The grounding of the Ever Given in the Suez Canal in March has highlighted the delicate nature of the global supply chain at a time when it was already under monumental stress as a result of the COVID-19 pandemic. The massive container ship, which weighs 224,000-tons and is longer than New York City’s Empire State Building, was beached during strong winds and a sandstorm, blocking the key global shipping route for six days until she was re-floated and freed.
The blockage delayed about 300 cargo ships, and many others were rerouted, causing significant disruption to the global supply chain. The incident was proof of how a disruption in one part of the world can have a profound impact on supply in another part of the world. These disruptions can come in all shapes and sizes; it could be a global health crisis like the COVID-19 pandemic, a weather catastrophe, political tension, war, or these days, a mass technology failure.
“When we see incidents like the COVID-19 pandemic at one level, or the grounding of the Ever Given at another, we start to realise what an interconnected world we live in,” said Andrew Yeoman, CEO of Concirrus, an insurtech focused on specialty marine and commercial automotive insurance. “We have changed our supply chains to be as lean and just-in-time as possible, [which means] that a disruption in one part of the world can have an [almost immediate] impact on the availability of goods in another. The COVID-19 pandemic has shown us that we have a very finely tuned global supply chain.”
The pandemic has impacted the marine shipping industry and the global supply chain in many ways. Over the past year, countries around the world have implemented measures to slow the spread of the coronavirus, using different tactics from national quarantines to travel bans, border closures, and the temporary closing of non-essential businesses and schools.
Yeoman reflected: “When people didn’t travel as much, the price of oil came down significantly, and because of that, it became more economical for vessels to sail around the Cape of Africa than it was to transit through the Suez Canal. So, the pandemic had all sorts of unexpected impacts, both at the macro and micro levels.”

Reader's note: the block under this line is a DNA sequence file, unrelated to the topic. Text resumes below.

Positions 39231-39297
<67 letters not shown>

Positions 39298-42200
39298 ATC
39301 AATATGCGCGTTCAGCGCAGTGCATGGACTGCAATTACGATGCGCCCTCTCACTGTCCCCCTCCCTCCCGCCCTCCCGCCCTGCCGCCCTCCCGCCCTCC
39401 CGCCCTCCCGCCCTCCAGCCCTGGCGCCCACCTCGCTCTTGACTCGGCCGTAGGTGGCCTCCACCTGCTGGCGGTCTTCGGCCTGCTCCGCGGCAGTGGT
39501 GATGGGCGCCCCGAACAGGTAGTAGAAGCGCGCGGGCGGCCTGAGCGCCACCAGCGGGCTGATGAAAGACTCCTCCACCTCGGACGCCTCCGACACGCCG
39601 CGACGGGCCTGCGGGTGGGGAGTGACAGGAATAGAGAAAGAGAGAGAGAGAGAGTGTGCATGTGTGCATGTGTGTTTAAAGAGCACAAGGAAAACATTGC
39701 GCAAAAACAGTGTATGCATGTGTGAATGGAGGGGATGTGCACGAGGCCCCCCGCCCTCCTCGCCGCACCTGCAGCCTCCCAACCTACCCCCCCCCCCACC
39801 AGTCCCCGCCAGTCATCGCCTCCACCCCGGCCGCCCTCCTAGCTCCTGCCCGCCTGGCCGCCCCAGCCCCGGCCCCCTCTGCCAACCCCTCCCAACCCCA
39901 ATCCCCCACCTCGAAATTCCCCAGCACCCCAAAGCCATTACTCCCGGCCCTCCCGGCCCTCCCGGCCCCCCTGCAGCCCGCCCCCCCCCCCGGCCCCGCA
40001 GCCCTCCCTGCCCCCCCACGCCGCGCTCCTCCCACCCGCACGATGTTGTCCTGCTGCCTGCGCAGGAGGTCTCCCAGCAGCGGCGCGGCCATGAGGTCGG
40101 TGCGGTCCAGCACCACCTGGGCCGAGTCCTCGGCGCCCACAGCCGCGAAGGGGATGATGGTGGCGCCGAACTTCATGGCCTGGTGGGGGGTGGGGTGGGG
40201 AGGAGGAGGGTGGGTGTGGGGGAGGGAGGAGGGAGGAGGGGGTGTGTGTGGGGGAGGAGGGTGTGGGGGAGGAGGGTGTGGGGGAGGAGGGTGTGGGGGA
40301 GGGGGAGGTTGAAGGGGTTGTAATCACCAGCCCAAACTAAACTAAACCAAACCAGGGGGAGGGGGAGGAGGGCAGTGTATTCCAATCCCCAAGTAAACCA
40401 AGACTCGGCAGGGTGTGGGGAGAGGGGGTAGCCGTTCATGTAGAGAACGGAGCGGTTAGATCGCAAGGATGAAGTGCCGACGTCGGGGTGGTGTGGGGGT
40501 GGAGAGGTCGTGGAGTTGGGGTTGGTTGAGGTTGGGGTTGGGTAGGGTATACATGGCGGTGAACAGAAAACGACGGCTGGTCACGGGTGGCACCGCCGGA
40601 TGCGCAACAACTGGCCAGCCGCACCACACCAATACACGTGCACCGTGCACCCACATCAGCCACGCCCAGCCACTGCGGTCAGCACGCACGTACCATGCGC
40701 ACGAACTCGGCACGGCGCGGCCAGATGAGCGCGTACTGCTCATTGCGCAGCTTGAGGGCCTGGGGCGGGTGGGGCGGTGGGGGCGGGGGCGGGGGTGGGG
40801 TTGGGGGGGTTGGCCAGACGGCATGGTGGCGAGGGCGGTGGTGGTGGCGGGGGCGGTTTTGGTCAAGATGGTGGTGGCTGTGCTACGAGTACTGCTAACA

It’s not just global health crises like the COVID-19 pandemic that can disrupt the marine shipping industry and blow up the just-in-time global supply chain. Climate change is another key risk causing headaches for the industry. Climate change will inevitably have an impact on global sea levels, which will open up certain shipping routes and close others. When routes change, this can have a knock-on effect on a shipping company’s entire risk profile.
Cyber risk is another potentially disruptive force in the marine industry, where everything that can be digitalised is being digitalised, according to Yeoman. A lot of ports are now underpinned by Internet of Things (IoT)-connected technology, vessels are increasingly autonomous, and the global supply chain is being managed and monitored with technology.
“If hackers manage to shut down the operating systems on a vessel, or they infiltrate the systems of a port-side container handling facility and disrupt processes, those incidents can have massive consequences,” Yeoman told Insurance Business. “Unfortunately, we live in a world where there are bad actors, and every device that gets connected, and every system that gets interconnected provides a new entry point for cyber threats. The attack surface area for cyber is increasing on an exponential basis.”